Title

Treatment of Venezuelan Equine Encephalitis Virus Infection with (-)-Carbodine

Document Type

Article

Journal/Book Title/Conference

Antiviral Research

Volume

80

Issue

3

Publisher

Elsevier

Publication Date

2008

First Page

309

Last Page

315

DOI

10.1016/j.antiviral.2008.07.002

Abstract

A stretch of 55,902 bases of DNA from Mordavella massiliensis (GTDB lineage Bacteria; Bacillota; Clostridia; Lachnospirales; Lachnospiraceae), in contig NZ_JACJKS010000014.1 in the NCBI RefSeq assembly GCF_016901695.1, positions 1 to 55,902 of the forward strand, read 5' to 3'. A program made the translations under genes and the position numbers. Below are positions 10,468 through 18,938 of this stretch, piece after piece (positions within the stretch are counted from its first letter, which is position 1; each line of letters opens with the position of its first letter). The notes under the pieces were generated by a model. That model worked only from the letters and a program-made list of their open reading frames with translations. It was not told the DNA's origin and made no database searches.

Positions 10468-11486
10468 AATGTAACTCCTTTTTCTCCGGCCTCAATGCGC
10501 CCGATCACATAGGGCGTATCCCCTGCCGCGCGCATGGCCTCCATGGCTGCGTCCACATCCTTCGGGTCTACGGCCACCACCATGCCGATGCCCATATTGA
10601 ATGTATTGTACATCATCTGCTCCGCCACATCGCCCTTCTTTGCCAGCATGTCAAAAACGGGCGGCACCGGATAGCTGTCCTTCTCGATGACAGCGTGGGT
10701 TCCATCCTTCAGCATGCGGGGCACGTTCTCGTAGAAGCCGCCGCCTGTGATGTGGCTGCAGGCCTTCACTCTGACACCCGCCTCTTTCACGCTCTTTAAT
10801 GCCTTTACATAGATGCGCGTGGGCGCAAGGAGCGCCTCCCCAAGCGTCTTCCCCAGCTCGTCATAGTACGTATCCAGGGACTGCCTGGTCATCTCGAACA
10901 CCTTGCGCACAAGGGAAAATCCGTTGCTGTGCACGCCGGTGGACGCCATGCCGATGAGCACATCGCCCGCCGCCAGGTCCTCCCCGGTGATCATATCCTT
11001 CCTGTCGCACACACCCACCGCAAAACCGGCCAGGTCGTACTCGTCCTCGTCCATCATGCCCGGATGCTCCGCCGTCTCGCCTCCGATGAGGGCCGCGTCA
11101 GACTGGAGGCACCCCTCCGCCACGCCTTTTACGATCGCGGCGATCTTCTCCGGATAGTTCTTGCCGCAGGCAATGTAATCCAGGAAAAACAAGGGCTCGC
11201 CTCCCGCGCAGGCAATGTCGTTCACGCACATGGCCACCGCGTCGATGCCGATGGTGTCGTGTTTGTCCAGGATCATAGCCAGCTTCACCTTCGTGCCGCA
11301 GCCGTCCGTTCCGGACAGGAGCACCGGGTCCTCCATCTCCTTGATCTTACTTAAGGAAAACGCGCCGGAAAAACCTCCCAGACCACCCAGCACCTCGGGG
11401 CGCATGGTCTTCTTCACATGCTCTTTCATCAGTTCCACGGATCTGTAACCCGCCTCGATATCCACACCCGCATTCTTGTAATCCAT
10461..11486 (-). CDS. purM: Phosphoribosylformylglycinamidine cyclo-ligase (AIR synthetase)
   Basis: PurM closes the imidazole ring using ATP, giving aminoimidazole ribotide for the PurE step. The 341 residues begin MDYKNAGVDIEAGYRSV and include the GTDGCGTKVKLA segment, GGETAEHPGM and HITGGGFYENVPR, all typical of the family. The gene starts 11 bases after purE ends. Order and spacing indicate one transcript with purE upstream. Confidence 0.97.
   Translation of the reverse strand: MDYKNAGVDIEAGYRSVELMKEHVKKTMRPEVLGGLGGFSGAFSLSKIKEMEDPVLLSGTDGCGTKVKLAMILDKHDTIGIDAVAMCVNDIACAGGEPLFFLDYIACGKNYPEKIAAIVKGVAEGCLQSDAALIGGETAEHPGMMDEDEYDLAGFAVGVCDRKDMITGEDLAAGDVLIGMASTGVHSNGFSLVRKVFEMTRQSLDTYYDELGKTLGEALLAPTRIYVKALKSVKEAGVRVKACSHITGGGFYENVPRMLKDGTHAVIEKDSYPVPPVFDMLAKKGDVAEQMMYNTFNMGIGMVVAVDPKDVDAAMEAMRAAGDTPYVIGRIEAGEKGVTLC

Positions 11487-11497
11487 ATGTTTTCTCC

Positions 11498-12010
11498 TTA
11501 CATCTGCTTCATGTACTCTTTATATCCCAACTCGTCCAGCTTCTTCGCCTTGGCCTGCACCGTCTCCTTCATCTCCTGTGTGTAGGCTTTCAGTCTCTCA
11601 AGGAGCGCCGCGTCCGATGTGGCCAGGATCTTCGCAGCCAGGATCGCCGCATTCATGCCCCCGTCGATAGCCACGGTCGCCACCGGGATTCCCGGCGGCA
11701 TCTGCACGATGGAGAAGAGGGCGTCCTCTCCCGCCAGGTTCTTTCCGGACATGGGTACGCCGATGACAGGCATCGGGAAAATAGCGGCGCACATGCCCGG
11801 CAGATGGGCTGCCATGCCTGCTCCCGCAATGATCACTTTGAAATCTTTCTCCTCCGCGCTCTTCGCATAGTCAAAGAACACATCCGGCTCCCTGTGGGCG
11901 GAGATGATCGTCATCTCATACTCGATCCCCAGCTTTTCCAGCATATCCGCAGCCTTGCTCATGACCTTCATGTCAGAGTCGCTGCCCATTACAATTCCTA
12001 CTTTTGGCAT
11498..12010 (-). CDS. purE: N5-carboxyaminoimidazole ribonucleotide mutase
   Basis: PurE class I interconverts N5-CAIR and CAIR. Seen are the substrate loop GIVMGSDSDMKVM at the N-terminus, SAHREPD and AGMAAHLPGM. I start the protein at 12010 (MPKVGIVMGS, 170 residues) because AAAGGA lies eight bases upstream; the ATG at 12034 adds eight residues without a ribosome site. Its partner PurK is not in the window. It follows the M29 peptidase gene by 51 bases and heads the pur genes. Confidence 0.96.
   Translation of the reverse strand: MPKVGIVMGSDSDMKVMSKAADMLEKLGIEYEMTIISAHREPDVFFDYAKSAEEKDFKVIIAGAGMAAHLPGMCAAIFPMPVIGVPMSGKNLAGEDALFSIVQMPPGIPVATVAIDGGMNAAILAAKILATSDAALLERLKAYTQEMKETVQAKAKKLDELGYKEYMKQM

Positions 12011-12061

Venezuelan equine encephalitis virus (VEEV) may cause encephalitis in humans, for which no FDA-approved antiviral treatment is available. Carbocyclic cytosine (carbodine) has broad-spectrum activity but toxicity has limited its utility. It was anticipated that one of the enantiomers of carbodine would show enhanced activity and reduced toxicity. The activity of the d-(−) enantiomer of carbodine [(−)-carbodine] was evaluated by infectious cell culture assay and was found to have a 50% effective concentration (EC50) of 0.2 μg/ml against the TC-83 vaccine strain of VEEV in Vero cells, while the l-(+) enantiomer had no activity. Virus titer inhibition correlated with intracellular cytidine triphosphate reduction after treatment with (−)-carbodine, as determined by HPLC analysis. Pre-treatment with 200 mg/(kg d) resulted in significant improvement in survival, virus load in the brain, weight change, and mean day-to-death in a mouse model of TC-83 VEEV disease. A single dose of (−)-carbodine resulted in a slight extension of mean time to death in mice infected with wild-type VEEV. Post-virus exposure treatment with (−)-carbodine was effective in significantly improving disease parameters in mice infected with TC-83 VEEV when treatment was initiated as late as 4 days post-virus installation (dpi). It is remarkable that (−)-carbodine is effective when initiated after the establishment of brain infection.